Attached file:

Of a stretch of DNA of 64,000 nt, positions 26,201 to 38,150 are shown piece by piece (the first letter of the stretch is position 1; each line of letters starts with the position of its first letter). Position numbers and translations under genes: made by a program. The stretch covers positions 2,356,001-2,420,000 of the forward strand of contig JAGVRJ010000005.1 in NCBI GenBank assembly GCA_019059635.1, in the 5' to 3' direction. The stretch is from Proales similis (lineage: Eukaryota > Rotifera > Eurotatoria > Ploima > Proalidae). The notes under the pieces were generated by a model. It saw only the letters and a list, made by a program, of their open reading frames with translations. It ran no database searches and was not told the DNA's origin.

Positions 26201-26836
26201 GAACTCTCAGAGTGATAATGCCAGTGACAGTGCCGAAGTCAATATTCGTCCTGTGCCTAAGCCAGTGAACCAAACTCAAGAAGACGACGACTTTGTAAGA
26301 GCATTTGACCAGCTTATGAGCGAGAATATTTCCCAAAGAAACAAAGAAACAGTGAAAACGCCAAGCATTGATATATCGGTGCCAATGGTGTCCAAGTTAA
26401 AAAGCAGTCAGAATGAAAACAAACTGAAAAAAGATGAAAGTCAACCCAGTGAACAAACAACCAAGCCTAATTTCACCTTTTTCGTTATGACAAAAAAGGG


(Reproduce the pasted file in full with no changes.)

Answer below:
Of a stretch of DNA of 64,000 nt, positions 26,201 to 38,150 are shown piece by piece (the first letter of the stretch is position 1; each line of letters starts with the position of its first letter). Position numbers and translations under genes: made by a program. The stretch covers positions 2,356,001-2,420,000 of the forward strand of contig JAGVRJ010000005.1 in NCBI GenBank assembly GCA_019059635.1, in the 5' to 3' direction. The stretch is from Proales similis (lineage: Eukaryota > Rotifera > Eurotatoria > Ploima > Proalidae). The notes under the pieces were generated by a model. It saw only the letters and a list, made by a program, of their open reading frames with translations. It ran no database searches and was not told the DNA's origin.

Positions 26201-26836
26201 GAACTCTCAGAGTGATAATGCCAGTGACAGTGCCGAAGTCAATATTCGTCCTGTGCCTAAGCCAGTGAACCAAACTCAAGAAGACGACGACTTTGTAAGA
26301 GCATTTGACCAGCTTATGAGCGAGAATATTTCCCAAAGAAACAAAGAAACAGTGAAAACGCCAAGCATTGATATATCGGTGCCAATGGTGTCCAAGTTAA
26401 AAAGCAGTCAGAATGAAAACAAACTGAAAAAAGATGAAAGTCAACCCAGTGAACAAACAACCAAGCCTAATTTCACCTTTTTCGTTATGACAAAAAAGGG